How a Peerless Scholar of Victorian England Found Hope in Jewish History

Feb. 12 2020

In an encomium to the intellectual legacy of the late Gertrude Himmelfarb, the distinguished historian of British manners and mores who died last month, Daniel Johnson takes her understanding of what she called the “de-moralization of society” as prophetic in its anticipation of the “hollowing-out of Western civilization.” Yet, Johnson writes, Himmelfarb “never succumbed to pessimism.”

I believe her equanimity arose from a renewed immersion in and appreciation of the Jewish culture of her youth, a culture that always put family first and last. She announced this return to her roots with a short book, The Jewish Odyssey of George Eliot, published in 2009. . . . George Eliot was, for Himmelfarb, a kind of heroine. Her fiction, of course, speaks for itself, though in the case of Daniel Deronda, Eliot’s last novel, what she called “the Jewish element” baffled contemporaries.

In just 180 pages, Himmelfarb takes readers on their own odyssey, a journey that transcends George Eliot and stretches from the origins of Zionism and anti-Semitism in 19th-century Germany to the [very different] tracts on Jewish identity of Jean-Paul Sartre and Natan Sharansky in the 20th and 21st centuries. En route, she investigates Eliot’s “initiation” into “the Jewish question” and Judaism itself, explaining how this notorious agnostic saw the role of religion for Jewish people in an unexpectedly positive light.

Himmelfarb’s magnificent homage to George Eliot, published at the age of eighty-seven, might have been her final word on the subject of Jews and Judaism. Not a bit of it. Two years later, in 2011, she returned to the fray with The People of the Book: Philo-Semitism in England from Cromwell to Churchill. Similar in scale but much wider in scope than her study of Eliot, this volume was Himmelfarb’s response to the post-9/11 “resurgence of anti-Semitism throughout the world,” including the UK.

She wrote it to counter the “lachrymose” view of Jewish history, which is in perpetual danger of making Jews into victims and their history a chronicle of misfortunes: “Surely, I felt, Judaism is more than the history of anti-Semitism.” Himmelfarb wanted the Jewish people to be defined by the qualities that had enabled it to endure.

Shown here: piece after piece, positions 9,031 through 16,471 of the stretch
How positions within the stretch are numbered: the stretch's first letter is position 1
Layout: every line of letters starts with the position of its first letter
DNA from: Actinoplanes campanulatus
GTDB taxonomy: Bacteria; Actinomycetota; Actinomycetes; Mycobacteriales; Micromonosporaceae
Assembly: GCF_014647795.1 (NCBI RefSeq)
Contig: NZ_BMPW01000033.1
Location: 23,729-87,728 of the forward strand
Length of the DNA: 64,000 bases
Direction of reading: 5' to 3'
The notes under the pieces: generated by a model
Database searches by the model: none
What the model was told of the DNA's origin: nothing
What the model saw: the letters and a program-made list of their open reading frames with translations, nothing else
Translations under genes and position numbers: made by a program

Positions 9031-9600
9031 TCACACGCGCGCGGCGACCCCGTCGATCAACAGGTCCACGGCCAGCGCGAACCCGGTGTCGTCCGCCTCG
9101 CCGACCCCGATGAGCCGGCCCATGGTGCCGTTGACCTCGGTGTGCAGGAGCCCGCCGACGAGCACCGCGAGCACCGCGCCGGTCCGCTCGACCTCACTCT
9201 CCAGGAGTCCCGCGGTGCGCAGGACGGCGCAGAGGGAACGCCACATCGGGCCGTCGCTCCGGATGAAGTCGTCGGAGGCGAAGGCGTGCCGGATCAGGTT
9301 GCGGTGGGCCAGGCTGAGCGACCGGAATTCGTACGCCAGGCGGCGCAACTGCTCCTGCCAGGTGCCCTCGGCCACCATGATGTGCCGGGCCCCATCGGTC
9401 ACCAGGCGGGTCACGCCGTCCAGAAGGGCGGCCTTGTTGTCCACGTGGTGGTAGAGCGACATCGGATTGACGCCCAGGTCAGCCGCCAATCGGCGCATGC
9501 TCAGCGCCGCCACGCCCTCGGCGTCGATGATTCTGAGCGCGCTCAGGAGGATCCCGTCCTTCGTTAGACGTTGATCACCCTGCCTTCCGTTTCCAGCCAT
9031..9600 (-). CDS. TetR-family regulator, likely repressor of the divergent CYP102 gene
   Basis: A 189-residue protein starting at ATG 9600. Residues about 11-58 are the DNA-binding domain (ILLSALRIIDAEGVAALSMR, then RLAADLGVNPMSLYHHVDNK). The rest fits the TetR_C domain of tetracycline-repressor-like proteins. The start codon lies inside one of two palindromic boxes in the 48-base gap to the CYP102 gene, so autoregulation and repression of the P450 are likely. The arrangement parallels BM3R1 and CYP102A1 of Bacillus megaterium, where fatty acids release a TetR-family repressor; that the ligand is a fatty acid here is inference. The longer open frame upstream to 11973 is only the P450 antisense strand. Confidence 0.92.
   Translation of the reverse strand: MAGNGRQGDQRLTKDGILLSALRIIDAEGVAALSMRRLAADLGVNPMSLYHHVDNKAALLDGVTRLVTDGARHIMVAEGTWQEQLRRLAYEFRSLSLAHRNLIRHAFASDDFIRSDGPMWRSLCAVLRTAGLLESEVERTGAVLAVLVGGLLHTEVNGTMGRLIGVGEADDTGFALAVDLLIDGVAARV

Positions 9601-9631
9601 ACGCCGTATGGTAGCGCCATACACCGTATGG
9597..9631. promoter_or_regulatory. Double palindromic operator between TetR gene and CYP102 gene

Read more at The Critic

More about: Anti-Semitism, Daniel Deronda, England, George Eliot, Gertrude Himmelfarb, Philo-Semitism

When It Comes to Peace with Israel, Many Saudis Have Religious Concerns

Sept. 22 2023

While roughly a third of Saudis are willing to cooperate with the Jewish state in matters of technology and commerce, far fewer are willing to allow Israeli teams to compete within the kingdom—let alone support diplomatic normalization. These are just a few results of a recent, detailed, and professional opinion survey—a rarity in Saudi Arabia—that has much bearing on current negotiations involving Washington, Jerusalem, and Riyadh. David Pollock notes some others:

When asked about possible factors “in considering whether or not Saudi Arabia should establish official relations with Israel,” the Saudi public opts first for an Islamic—rather than a specifically Saudi—agenda: almost half (46 percent) say it would be “important” to obtain “new Israeli guarantees of Muslim rights at al-Aqsa Mosque and al-Haram al-Sharif [i.e., the Temple Mount] in Jerusalem.” Prioritizing this issue is significantly more popular than any other option offered. . . .

This popular focus on religion is in line with responses to other controversial questions in the survey. Exactly the same percentage, for example, feel “strongly” that “our country should cut off all relations with any other country where anybody hurts the Quran.”

By comparison, Palestinian aspirations come in second place in Saudi popular perceptions of a deal with Israel. Thirty-six percent of the Saudi public say it would be “important” to obtain “new steps toward political rights and better economic opportunities for the Palestinians in the West Bank and Gaza.” Far behind these drivers in popular attitudes, surprisingly, are hypothetical American contributions to a Saudi-Israel deal—even though these have reportedly been under heavy discussion at the official level in recent months.

Therefore, based on this analysis of these new survey findings, all three governments involved in a possible trilateral U.S.-Saudi-Israel deal would be well advised to pay at least as much attention to its religious dimension as to its political, security, and economic ones.

Read more at Washington Institute for Near East Policy

More about: Islam, Israel-Arab relations, Saudi Arabia, Temple Mount